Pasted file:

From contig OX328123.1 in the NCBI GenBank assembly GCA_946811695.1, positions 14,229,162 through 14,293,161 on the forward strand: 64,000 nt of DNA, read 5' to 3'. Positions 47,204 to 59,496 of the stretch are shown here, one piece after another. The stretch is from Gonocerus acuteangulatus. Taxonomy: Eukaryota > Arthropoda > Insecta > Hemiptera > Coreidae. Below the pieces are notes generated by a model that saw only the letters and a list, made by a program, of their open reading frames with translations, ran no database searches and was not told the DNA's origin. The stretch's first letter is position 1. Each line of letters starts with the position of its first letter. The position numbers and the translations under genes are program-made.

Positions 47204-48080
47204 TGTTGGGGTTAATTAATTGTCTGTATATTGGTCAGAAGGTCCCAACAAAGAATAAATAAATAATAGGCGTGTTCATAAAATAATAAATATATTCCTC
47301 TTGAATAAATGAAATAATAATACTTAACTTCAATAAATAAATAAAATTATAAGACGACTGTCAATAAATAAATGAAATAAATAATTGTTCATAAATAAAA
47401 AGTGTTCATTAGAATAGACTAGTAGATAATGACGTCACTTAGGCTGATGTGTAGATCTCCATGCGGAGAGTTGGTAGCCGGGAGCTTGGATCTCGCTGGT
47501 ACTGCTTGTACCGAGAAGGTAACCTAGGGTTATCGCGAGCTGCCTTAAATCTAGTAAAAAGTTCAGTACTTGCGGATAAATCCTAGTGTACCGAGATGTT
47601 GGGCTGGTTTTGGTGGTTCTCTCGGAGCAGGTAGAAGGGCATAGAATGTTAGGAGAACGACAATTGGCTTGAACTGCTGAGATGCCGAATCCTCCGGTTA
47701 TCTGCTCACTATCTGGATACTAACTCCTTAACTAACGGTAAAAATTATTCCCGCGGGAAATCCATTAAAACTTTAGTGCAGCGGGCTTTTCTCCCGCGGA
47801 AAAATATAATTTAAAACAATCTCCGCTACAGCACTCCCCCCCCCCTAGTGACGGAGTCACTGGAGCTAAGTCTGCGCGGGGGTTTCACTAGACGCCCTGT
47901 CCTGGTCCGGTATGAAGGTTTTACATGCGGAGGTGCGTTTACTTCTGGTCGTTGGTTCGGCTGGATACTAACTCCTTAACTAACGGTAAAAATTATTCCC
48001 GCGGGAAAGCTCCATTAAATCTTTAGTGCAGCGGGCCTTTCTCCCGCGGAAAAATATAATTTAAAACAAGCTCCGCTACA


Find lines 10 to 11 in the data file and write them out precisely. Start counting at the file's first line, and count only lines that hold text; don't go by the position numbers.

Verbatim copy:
47901 CCTGGTCCGGTATGAAGGTTTTACATGCGGAGGTGCGTTTACTTCTGGTCGTTGGTTCGGCTGGATACTAACTCCTTAACTAACGGTAAAAATTATTCCC
48001 GCGGGAAAGCTCCATTAAATCTTTAGTGCAGCGGGCCTTTCTCCCGCGGAAAAATATAATTTAAAACAAGCTCCGCTACA